Toward Less Painful Panels

I attended a panel discussion last week that could have been a much more powerful learning experience.  Interesting panelists were somewhat shackled by an inadequate session design and limiting room set.  Panels are always tricky, but they are a staple of industry conferences, so it is high time we made them more compelling. 

Marketing for most panel discussions highlights the topic,  maybe the questions that will be explored, and the panelists who will be speaking.  The actual programs usually begin with logistics announcements, promotional info, and introductions of each panelists (at the program I recently attended this ate up 20% of the session time block:  unacceptable).

A moderator then poses a question and most frequently, each panelist responds.  Better moderators help connect individual responses and/or offer some thoughtful follow-up questions or comments.  This is repeated numerous times for the bulk of the program and then the floor is opened for Q&A.  Generally only a handful of people in the room get to pose a question.  In this framework, I feel lucky as a participant if I get 2-3 insights to take away when much more is possible in a 90-minute session.  Plus the format is repetitive and flat, leaving audience members sitting passively for far too long and then only giving a few individuals a chance at engaging with questions.

As a learner I want to hear most insightful and provocative comments from a diverse (that's a key word) mix of panelists and experience a lively conversation among audience members and the panelists.  Ideally it feels free-flowing instead of the slow staccato rhythm many panels engender.

There is definitely much that can be improved in moderator and panelists prep.  While Guy Kawasaki and others have offered great tips on being a better panelist, we really need to rethink the conditions in which panelists and audience members are placed.  Otherwise we are just making the best of a less than ideal situation. 

We must better equip the audience to engage and interact. 

Get likely attendees in the conversation early by having panelists share some of their ideas/content  (1) in the marketing materials, and (2) in a panel preview.  By including a key insight or assertion from each panelist in the marketing material, you can arouse more interest (and probably attendance) than just the usual listing of  names and titles.  It promotes a flavor of the conversation that might unfold instead of just the credentials of those conversing.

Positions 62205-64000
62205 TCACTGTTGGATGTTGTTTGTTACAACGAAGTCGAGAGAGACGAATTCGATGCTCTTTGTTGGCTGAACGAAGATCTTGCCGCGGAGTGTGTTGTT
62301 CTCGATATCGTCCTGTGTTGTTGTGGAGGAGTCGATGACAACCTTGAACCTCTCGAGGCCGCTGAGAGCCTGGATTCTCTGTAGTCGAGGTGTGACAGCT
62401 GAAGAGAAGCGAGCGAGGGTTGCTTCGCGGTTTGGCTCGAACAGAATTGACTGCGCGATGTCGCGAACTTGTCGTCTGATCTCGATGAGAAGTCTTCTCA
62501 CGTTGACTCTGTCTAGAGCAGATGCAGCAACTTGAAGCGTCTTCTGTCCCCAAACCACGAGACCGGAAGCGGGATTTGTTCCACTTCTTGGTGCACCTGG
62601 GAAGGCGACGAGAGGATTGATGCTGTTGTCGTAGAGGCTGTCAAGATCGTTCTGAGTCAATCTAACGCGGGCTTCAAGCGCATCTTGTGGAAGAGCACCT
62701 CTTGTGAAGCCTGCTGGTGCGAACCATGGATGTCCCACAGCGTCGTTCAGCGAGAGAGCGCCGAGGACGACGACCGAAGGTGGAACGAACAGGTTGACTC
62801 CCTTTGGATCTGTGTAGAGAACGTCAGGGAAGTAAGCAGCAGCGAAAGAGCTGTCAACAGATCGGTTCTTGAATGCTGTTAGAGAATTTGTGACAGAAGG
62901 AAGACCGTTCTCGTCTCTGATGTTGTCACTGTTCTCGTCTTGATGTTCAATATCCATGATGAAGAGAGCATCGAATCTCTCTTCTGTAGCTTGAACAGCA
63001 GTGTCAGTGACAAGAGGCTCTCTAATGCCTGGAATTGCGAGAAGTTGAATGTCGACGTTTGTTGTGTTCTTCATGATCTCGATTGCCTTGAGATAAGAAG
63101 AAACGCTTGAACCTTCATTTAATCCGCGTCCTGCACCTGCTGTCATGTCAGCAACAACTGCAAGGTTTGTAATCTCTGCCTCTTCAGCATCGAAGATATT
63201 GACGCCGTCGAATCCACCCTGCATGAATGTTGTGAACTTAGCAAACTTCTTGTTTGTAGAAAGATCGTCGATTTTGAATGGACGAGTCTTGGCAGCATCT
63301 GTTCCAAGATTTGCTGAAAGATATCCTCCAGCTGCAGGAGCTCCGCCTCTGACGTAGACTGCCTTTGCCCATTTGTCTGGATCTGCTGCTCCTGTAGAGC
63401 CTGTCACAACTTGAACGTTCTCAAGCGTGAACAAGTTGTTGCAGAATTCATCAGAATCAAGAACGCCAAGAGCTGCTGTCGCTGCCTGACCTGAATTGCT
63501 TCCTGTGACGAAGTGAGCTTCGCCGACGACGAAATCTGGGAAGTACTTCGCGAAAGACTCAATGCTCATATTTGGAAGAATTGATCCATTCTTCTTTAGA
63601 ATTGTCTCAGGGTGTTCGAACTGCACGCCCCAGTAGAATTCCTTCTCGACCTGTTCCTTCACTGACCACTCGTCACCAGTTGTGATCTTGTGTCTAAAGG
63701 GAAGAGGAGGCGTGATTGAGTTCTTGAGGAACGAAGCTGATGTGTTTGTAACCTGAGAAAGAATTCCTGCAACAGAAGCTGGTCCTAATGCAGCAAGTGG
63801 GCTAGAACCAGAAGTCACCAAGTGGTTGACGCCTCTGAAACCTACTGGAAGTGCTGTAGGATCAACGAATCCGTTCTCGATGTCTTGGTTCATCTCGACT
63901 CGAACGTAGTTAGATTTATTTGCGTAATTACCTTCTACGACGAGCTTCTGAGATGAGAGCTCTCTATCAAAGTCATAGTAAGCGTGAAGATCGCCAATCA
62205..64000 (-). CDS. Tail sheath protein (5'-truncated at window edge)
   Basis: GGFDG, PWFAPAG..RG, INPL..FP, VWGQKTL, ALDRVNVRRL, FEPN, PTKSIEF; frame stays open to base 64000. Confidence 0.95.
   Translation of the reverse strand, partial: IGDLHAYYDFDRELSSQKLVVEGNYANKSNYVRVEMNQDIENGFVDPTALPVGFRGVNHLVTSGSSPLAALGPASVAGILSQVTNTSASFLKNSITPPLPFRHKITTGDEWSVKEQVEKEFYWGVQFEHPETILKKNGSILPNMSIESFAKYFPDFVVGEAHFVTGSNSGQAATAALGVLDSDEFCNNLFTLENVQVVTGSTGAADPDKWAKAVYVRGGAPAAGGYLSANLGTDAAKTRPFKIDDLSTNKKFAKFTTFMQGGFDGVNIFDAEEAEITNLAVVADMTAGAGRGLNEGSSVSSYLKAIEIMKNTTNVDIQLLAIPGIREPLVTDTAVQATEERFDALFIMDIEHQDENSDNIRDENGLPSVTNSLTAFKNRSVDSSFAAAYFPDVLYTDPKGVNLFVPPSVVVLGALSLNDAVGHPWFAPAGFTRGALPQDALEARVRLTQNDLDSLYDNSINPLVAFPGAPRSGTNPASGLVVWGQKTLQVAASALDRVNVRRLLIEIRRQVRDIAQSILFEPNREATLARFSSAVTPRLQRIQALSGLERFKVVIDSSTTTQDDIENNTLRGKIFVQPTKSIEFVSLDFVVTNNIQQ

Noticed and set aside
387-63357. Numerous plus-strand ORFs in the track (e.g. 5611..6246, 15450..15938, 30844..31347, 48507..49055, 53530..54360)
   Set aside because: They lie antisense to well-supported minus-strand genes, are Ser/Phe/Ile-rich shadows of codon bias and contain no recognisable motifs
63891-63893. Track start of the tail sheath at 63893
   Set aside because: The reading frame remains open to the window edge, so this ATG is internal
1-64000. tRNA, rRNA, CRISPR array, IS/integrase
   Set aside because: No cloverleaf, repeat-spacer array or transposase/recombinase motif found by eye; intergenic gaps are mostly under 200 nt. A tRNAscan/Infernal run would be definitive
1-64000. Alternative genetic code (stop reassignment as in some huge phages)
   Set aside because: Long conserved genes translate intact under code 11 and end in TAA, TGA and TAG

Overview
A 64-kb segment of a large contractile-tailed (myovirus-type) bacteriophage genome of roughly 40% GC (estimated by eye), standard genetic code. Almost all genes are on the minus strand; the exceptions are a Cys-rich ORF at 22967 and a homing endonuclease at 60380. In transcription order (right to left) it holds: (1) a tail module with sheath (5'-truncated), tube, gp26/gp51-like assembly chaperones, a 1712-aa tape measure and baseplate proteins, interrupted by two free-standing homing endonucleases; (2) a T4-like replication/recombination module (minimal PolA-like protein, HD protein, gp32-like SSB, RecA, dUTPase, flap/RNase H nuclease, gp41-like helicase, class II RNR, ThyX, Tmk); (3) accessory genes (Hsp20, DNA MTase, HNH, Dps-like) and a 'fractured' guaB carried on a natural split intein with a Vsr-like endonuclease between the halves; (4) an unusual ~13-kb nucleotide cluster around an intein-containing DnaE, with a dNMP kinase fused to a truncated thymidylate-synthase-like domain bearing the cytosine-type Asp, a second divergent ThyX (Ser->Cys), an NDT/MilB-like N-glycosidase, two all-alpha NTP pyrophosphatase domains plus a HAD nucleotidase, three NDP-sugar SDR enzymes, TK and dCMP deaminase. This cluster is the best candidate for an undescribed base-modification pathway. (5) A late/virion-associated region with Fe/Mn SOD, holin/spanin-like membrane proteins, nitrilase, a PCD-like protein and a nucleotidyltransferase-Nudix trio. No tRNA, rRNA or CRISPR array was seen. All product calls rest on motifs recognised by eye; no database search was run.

A panel preview should then be shared fairly close to the panel date, offering each panelist an expanded—though still concise—platform to share more views.  The preview could be a short YouTube video, a slide program with synched audio, or a PDF file with brief written commentary.  The goal is to seed the conversation in advance so that it can begin immediately when the program starts.

Participants should Tweet or submit questions and reactions based on this advance sharing of content.  The panel I attended said no one did so for their discussion, but I cannot find anywhere that we were invited to contribute ... not in the marketing and not in my confirmation, two places where that invitation should be prominently displayed.  Questions and comments could again be collected on-site using social media or being written on index cards.  Heck, let's have people write them on sheets of paper, crumple them up, and then throw them at panelists to get the energy level higher in the room.  Whatever it takes.  Let's get as many voices into the conversation even if they are "voiced" b y the moderator on behalf of the participants.

We have to design the format and the room for conversation not exposition.

Panel room sets are as predictable and outdated as wood paneling in your basement.  Both need to be replaced and refreshed.  Straight-line seating on risers immediately leads to personal pontification delivered from one to the masses.  And when you are a panelists on a stage, it's difficult to connect with people seated parallel to you, individuals you can't even look at directly.
  • Let's try setting a room fishbowl with the panelists in a center circle, facing each other in a conversational boxing ring.  Include extra chairs among the panelists that audience members can claim to briefly join the conversation.   
  • How about a fashion show set with panelists roaming the runway sharing their viewpoints with each other and the participants?
  • Maybe mimic the House of Commons environment and have panelists take center stage on all four sides, facing each other and surrounded by audience members. 
  • Or let them really get on their soapbox and stand on soapboxes stationed among the audience members and recalling the town criers of yore. 
  • If you must use a traditional room set, at least launch the program with each panelist using  Pecha Kucha or an Ignite format to introduce all of their thinking ideas in 6 minutes or less and then open the floor for facilitated conversation.
When I attend a panel, I come to learn from the experts, not just listen to them.  It's time we design for an engaging conversation, one that our current mindset and room set rarely allow.

P.S.  About panelist intros.  I don't want to listen to them voice basic biographical info that I could be given in writing or that could be displayed on the screen.  Let them share something personal, something that allows us to connect to them as people instead of their resumes.